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Strategic Planning: What is Your Business Model?

No matter what your business, you have a business model--the essential core of what you do and how you do it. A business model can be simple or very complex. A restaurant’s business model is to make money by cooking and serving food to hungry customers. An online business model can vary from advertising to selling products to creating a community, or can even be a combination of models.

Every industry has a different breakdown of business model types. That said, following are example business models in many industries:

  • Add-on model: The core offering is priced competitively, but numerous extras drive the final price. All airlines are an example of this model.

  • Advertising model: Although this model may seem outdated, the advertising model is still alive and well. Many Internet companies successfully deploy this model with a freemium model (see description later in this list). Examples are Twitter, Facebook, and Google.

  • Affiliate model: An affiliate is simply someone who helps sell a product in return for commission; for example, Amazon uses an affiliate model (and also employs the direct sales model).

  • Auction model: Auction models are where the price of the good isn’t fixed, each individual assesses the value of the good independently, and final value is determined via competitive bids. Examples include eBay, auction houses, and Priceline.

  • Bait and hook model: The bait and hook model generates disproportionate amounts of the revenue on components, refills, and additional contracts. Examples of this model are ink cartridges for printers and service contracts for cellphones.

  • Direct sales model: Of all the models, this one is the most straightforward as it’s simply the direct route to the market. Online services such as Amazon and Dell disrupted this model when they went directly to customers and around distributors, but this model, also known as the brick and mortar model, is still valid for many industries. Examples of the direct sales model are Zappos.com and many B2B businesses.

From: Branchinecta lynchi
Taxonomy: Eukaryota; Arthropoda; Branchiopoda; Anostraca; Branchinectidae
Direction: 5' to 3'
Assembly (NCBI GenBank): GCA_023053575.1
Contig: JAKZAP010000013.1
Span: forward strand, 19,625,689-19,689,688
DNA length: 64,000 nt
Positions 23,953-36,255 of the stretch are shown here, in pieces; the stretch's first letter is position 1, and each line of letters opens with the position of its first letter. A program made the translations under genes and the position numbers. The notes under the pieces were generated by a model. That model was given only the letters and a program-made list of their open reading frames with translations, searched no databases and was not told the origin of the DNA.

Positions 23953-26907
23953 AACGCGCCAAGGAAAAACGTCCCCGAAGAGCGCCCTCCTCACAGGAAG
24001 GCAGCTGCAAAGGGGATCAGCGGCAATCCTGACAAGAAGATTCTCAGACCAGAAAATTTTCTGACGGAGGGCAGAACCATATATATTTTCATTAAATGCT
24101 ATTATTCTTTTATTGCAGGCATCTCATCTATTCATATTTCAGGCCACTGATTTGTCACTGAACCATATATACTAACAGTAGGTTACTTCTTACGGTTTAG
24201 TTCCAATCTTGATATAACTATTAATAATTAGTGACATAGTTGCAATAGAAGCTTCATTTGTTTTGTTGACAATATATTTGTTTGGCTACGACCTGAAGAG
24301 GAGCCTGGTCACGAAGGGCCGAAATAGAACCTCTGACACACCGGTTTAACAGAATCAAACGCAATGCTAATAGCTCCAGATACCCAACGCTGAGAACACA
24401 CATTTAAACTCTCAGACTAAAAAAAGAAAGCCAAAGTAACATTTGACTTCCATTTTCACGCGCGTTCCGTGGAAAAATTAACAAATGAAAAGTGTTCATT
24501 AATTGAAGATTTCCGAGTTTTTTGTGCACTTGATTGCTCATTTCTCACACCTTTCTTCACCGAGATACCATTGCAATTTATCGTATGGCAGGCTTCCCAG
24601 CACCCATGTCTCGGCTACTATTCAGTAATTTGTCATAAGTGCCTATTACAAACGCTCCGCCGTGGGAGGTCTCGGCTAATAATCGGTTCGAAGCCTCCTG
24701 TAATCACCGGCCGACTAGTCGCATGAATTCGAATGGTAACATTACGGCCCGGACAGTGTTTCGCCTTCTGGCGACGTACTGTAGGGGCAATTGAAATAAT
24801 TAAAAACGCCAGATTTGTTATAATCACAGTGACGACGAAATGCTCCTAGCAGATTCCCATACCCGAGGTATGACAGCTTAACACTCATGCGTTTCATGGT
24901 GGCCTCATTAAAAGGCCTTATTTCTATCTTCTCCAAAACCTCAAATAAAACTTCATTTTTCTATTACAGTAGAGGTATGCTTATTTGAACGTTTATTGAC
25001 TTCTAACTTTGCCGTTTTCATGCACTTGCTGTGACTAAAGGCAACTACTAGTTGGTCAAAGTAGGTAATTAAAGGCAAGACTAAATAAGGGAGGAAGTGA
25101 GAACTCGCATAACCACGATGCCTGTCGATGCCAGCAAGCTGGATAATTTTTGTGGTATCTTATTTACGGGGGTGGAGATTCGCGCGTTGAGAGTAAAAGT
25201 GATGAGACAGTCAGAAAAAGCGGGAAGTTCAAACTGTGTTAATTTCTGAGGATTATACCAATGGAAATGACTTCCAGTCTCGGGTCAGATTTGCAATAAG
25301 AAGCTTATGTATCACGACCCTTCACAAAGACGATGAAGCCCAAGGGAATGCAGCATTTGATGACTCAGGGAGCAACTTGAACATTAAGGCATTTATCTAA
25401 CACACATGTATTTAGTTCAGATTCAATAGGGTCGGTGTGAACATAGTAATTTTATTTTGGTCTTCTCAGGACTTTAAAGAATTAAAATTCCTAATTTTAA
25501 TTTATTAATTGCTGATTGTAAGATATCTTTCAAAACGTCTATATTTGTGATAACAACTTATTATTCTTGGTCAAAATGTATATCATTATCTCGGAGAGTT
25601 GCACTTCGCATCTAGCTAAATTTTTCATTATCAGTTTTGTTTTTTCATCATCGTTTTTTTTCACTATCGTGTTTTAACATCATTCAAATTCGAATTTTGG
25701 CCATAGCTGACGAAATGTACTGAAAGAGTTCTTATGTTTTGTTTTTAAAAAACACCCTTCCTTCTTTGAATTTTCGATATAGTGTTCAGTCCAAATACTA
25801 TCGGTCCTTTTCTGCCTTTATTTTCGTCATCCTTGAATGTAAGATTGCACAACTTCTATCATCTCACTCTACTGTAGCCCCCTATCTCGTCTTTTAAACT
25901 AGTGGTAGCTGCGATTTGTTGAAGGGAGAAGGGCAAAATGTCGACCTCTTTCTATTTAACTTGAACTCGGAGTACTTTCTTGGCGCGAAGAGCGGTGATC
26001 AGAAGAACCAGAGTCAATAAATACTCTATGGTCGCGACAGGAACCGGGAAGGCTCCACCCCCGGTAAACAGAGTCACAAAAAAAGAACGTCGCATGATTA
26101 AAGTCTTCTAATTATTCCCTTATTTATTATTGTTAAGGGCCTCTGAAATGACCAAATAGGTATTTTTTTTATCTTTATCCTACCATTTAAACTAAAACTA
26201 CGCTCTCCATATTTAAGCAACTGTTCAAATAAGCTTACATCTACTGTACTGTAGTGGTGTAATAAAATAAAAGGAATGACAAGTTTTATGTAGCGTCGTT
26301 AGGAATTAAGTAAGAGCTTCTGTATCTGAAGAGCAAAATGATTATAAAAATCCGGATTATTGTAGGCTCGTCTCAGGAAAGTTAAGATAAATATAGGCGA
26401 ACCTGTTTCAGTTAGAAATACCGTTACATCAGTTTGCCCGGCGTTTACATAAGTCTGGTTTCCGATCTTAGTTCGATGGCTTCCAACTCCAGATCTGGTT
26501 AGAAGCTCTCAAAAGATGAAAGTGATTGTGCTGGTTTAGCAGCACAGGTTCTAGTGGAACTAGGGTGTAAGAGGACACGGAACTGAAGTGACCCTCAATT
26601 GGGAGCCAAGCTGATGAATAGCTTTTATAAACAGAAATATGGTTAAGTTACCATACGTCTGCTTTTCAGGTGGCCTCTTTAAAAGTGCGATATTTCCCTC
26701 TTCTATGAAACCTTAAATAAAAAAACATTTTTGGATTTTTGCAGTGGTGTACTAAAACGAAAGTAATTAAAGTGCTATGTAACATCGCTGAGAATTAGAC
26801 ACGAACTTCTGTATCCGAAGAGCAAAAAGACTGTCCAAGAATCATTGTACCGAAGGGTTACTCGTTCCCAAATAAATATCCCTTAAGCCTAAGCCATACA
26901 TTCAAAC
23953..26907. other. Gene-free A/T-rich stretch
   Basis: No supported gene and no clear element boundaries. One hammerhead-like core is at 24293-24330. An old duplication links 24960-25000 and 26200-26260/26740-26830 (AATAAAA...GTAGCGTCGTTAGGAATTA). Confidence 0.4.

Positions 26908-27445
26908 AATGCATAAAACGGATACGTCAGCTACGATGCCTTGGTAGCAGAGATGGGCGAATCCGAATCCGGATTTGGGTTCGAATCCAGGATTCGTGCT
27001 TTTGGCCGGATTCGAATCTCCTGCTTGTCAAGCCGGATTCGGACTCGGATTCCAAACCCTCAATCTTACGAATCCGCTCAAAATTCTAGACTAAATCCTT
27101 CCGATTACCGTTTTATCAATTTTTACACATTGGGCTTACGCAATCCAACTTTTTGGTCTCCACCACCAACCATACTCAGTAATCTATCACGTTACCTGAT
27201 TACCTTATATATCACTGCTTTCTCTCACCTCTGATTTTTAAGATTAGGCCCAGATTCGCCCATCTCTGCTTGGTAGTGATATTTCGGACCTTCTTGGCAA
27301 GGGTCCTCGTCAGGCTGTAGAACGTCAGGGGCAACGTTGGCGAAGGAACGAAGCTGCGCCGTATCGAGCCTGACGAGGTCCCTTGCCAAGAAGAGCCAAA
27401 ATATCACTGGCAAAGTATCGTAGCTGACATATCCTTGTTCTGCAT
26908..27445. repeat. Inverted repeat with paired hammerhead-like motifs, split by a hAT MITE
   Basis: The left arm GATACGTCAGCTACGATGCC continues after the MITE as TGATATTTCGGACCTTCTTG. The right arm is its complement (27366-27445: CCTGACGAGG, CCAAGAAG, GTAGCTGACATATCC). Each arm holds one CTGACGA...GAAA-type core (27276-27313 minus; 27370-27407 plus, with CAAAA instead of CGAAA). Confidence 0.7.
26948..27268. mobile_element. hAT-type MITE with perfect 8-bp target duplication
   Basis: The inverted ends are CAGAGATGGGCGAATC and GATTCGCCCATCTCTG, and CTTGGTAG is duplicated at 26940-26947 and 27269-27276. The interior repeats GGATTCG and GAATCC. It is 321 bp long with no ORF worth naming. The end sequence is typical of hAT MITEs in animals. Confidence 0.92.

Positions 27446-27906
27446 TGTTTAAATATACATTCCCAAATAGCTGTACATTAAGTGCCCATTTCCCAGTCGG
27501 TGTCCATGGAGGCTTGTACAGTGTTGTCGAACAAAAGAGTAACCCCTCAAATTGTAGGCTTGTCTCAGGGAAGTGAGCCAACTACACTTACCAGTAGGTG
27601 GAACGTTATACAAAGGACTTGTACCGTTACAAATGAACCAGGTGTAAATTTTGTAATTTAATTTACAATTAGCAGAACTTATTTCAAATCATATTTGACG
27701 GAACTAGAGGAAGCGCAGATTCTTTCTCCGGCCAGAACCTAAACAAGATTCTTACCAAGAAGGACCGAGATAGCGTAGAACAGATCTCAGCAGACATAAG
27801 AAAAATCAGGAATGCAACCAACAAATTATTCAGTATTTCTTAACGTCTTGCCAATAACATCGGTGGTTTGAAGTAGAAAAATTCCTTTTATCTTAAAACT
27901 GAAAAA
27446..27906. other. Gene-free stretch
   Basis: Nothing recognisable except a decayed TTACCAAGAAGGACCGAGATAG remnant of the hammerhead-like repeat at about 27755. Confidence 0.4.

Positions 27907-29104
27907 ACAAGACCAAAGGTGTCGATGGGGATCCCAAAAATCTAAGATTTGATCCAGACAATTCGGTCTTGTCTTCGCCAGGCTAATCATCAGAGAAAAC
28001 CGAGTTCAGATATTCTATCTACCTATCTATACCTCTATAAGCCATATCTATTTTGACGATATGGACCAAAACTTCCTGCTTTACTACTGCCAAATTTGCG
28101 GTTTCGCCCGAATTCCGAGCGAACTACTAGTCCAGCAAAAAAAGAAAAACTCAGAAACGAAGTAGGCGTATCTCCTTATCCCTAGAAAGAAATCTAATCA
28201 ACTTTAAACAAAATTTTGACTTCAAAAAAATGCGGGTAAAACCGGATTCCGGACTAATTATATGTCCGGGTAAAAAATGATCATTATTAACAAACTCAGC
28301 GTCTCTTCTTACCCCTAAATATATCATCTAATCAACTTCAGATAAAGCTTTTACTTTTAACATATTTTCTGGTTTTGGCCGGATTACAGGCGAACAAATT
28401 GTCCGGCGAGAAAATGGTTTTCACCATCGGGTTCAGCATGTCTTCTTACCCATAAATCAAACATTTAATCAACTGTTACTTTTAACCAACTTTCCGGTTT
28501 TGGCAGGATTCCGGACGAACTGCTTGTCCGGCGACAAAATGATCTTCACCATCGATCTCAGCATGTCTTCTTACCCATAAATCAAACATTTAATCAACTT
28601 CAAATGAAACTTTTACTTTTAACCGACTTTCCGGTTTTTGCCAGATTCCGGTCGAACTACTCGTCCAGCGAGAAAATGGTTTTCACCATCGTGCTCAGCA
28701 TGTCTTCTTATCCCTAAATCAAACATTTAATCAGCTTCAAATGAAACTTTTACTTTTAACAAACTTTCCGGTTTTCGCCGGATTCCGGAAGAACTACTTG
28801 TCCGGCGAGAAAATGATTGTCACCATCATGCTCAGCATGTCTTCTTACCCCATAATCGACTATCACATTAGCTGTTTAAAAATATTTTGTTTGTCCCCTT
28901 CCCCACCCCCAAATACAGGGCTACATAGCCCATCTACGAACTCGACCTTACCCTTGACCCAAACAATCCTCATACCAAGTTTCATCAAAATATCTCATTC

• Distributor/retail model: Companies that buy and sell physical, financial, and intellectual assets use the distributor/retail model. Examples include Wal-Mart and Charles Schwab.

  • Franchise model: Opening a franchise is essentially buying a working business model in a particular industry. Franchise model examples include McDonald’s and Subway.

  • Freemium model: This model offers a scaled-down version of the product or service for free with the intent of moving the customer to the premium version. The freemium model is typically used in service-based businesses. Examples are software as a service (SaaS) or mobile phone apps.

  • Manufacturer: The manufacturer model is a standard business model where an organization creates and sells physical, financial, and intellectual assets. Toyota is an example of this model.

  • Pay-as-you-go model: With this model, actual usage is metered and customers pay on the basis of what they consume. An example of this model is pre-paid cards for cellphones.

  • Subscription model: With the subscription, or recurring revenue, model, the aim is to secure the customer on a long-term contract so they’re consuming your product or service well into the future. Newspapers have been struggling with transitioning from a model that’s mostly advertising to one that’s subscription-based. Examples include utility companies, publishers, and online applications.

Highly successfully businesses have shaken up their industries through disruptive business models and combined two of the models in the preceding list or leveraged one model into another industry. Think about how Netflix disrupted the movie rental industry by introducing a direct sales model instead of a traditional distributor/retail model. Consider your industry: Is it on the verge of being disrupted, or are you in the position to be the disruptor?

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